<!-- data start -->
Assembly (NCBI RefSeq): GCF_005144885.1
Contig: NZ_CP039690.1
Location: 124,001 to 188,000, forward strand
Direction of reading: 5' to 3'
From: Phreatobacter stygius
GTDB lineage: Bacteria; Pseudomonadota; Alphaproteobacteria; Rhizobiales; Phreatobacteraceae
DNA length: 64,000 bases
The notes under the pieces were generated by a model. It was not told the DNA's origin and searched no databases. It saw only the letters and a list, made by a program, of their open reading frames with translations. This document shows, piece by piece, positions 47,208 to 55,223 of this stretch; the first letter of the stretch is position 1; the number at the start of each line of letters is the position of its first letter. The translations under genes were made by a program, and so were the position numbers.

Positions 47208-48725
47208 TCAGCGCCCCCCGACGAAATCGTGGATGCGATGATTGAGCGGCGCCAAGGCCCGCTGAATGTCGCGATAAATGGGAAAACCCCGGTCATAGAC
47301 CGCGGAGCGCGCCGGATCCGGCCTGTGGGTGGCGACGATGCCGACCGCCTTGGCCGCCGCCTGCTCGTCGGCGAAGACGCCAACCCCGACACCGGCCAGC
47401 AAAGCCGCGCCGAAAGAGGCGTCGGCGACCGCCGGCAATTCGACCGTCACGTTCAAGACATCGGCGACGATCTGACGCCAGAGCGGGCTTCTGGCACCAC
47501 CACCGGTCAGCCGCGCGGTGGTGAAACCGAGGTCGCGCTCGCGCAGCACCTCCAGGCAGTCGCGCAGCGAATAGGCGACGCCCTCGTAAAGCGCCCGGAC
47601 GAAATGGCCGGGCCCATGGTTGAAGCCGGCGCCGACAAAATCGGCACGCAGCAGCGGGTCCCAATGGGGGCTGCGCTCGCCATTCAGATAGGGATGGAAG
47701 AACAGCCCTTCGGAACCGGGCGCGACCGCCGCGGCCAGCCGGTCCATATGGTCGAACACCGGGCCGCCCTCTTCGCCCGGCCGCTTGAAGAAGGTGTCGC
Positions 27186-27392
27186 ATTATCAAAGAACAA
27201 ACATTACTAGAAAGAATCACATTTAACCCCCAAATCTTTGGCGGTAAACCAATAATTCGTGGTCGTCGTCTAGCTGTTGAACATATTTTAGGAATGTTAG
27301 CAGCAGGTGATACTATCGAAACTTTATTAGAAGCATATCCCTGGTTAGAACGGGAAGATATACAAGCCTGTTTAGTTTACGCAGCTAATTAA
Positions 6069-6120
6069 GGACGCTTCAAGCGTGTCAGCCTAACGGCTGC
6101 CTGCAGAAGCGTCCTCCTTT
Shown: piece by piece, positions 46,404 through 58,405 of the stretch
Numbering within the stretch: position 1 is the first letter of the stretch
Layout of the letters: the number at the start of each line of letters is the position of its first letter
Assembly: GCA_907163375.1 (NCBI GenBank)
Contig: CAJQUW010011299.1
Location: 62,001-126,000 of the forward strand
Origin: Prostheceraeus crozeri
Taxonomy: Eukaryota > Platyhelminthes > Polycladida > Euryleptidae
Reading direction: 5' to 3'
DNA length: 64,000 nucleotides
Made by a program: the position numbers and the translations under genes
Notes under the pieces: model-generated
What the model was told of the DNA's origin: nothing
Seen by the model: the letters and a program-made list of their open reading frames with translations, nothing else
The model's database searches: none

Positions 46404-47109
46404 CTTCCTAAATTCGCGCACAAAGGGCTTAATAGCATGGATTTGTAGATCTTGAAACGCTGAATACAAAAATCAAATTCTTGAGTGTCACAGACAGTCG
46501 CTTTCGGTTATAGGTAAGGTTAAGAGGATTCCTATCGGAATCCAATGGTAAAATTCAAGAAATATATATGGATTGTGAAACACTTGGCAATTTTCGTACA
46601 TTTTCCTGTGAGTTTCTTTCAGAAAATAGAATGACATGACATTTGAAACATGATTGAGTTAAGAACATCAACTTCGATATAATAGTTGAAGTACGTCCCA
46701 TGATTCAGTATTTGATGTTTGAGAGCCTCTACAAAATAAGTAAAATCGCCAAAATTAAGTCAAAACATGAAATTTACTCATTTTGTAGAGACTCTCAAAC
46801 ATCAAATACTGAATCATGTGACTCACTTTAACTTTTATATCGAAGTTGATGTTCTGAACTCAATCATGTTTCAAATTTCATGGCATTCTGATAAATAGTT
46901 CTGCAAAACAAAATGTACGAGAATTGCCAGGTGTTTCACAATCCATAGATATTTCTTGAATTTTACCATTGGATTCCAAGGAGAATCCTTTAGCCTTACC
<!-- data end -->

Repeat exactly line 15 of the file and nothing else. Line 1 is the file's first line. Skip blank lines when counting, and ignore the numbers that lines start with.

47701 AACAGCCCTTCGGAACCGGGCGCGACCGCCGCGGCCAGCCGGTCCATATGGTCGAACACCGGGCCGCCCTCTTCGCCCGGCCGCTTGAAGAAGGTGTCGC